Biosense Webster has announced that the first cases have been performed using the investigational Omnypulse catheter as part of the Omny-IRE clinical trial. The first procedures were performed by Mattias Duytschaever at AZ Sint-Jan Hospital in Brugge, Belgium.
The Omny-IRE clinical trial is a pivotal, prospective, multicentre, non-randomised study that will enrol 135 patients in Europe and Canada to evaluate the safety and effectiveness of the Biosense Webster Omnypulse platform, the principal components of which are the Omnypulse catheter and the Trupulse generator. The study will evaluate the platform for the mapping and treatment of symptomatic paroxysmal atrial fibrillation (AF) during standard ablation procedures.
“Our goal at Biosense Webster is to enable electrophysiologists to deliver the best possible patient outcomes with catheter ablation; two critical components for this are integrated mapping and a versatile portfolio of tools that can address a range of workflows and patient anatomies,” said Jasmina Brooks, President, Biosense Webster. “We are working to bring forward a diverse suite of best-in-class PFA tools – including loop, focal, and large focal catheters – designed to be fully integrated with our CARTO™ 3 System to enable real-time catheter visualization with a low-fluoroscopy workflow.”
The investigational Omnypulse catheter is a large-tip, 12mm catheter with Carto 3 system integration that is designed with contact force feedback and enhanced mapping capabilities. The investigational Trupulse generator provides a bipolar, biphasic pulse sequence to the catheter’s twelve electrodes during cardiac ablation. The Omnypulse platform is designed to enable AF treatment strategies with a single device that combines a large ablation area with the ability to create high-density maps.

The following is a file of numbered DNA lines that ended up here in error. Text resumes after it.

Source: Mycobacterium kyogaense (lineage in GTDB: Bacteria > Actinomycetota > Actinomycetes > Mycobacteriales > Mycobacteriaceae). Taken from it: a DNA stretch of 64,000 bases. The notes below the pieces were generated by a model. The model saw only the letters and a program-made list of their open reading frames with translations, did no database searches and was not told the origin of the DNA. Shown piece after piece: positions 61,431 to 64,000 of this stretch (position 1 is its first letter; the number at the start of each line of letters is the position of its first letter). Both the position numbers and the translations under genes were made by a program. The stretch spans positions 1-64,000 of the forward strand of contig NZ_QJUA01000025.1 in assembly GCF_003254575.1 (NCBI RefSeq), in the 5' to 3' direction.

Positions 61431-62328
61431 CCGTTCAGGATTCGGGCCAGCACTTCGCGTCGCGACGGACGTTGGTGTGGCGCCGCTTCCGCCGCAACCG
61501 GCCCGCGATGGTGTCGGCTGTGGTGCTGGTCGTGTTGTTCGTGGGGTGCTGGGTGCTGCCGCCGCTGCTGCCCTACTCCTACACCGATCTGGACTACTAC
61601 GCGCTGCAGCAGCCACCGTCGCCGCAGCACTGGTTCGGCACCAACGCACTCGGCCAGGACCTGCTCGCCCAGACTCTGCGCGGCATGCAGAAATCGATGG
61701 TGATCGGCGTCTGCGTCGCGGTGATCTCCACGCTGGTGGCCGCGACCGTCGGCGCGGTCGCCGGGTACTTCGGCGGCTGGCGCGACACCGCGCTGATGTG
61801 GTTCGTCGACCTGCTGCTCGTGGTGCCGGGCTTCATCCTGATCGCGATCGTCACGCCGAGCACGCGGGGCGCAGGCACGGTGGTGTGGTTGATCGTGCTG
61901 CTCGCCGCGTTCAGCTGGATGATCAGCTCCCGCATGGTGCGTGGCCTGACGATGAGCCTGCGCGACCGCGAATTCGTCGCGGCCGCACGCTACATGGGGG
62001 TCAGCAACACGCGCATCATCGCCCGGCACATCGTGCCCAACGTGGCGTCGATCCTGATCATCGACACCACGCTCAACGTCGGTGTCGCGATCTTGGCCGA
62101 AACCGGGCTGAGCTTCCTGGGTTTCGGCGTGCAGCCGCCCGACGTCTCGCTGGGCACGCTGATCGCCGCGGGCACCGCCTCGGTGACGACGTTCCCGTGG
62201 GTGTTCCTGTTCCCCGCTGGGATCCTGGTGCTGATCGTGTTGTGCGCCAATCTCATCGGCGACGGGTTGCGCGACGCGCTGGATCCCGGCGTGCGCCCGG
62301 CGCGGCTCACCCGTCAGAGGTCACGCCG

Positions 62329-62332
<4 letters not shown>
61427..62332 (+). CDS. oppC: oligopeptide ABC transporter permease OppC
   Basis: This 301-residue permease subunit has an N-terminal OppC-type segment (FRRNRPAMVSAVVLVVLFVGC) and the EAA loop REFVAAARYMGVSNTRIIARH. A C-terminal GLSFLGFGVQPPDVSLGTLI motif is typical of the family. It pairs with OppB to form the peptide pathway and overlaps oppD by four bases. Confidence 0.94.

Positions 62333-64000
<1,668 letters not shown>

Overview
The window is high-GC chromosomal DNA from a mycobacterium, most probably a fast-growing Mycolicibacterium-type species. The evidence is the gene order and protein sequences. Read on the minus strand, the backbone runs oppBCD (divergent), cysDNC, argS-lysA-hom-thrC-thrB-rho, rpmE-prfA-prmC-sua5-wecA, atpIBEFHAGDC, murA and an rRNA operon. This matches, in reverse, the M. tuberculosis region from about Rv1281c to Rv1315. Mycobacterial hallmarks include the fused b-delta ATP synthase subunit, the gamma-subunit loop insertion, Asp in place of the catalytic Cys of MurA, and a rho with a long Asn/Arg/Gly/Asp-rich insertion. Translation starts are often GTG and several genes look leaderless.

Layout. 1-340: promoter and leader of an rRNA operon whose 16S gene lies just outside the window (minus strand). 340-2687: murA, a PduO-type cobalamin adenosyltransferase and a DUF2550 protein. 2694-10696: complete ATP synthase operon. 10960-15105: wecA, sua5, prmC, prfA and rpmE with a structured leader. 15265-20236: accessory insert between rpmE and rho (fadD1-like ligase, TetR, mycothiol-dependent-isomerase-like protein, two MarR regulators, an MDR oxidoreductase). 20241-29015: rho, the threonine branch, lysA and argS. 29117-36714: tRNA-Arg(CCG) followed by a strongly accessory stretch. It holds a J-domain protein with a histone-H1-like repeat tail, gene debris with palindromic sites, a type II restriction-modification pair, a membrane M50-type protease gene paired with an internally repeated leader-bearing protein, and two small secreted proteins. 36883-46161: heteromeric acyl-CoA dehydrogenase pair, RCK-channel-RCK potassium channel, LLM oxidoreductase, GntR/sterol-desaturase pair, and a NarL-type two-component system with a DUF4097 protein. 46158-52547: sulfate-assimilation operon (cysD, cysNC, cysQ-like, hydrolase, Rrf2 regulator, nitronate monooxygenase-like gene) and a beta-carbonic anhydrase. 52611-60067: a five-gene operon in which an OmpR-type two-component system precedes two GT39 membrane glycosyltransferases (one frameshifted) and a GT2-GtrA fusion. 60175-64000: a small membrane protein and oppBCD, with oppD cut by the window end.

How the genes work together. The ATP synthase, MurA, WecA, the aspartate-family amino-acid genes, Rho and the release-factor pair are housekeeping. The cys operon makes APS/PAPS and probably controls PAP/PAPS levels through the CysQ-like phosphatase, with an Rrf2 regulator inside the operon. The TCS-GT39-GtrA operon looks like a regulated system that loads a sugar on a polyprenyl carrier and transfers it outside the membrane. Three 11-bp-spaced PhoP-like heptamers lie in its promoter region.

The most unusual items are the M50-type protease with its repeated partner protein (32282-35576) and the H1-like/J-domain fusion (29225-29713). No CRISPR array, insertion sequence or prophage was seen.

“In the cases I performed as part of the Omny-IRE trial, the contact force data from the Omnypulse catheter aided the initial map creation in the Carto 3 system, and the integrated PF Index module allowed me to correlate my ablation parameters with the lesion creation,” said Mattias Duytschaever. “I am excited about the potential for versatility and personalisation of this system, and what this means for patients.”
Catheter ablation is a minimally-invasive procedure performed by an electrophysiologist to treat heart rhythm disorders, including AFib, by interrupting irregular electrical pathways in the heart by delivering either heat (Radiofrequency ablation) or cold (Cryoablation). PFA represents a new approach to treating AFib, utilizing a controlled electric field to selectively ablate cardiac tissue that causes the irregular heart beat through a process called irreversible electroporation (IRE). Because the pulsed field energy is minimally thermal, IRE offers the potential to reduce the risk of damage to surrounding tissues including esophageal, pulmonary vein, and phrenic nerve injury.2
“Mapping integration is critical in the treatment of AF, especially with pulsed field energy, in order to provide immediate feedback on patient anatomy and appropriate treatment location. The ability to make optimal, patient-tailored treatment decisions with the help of an integrated solution that allows us to both evaluate and treat is of tremendous value to the EP community,” added Duytschaever. “I am eager to expand our knowledge in the rapidly advancing field of PFA with the Omny-IRE trial.”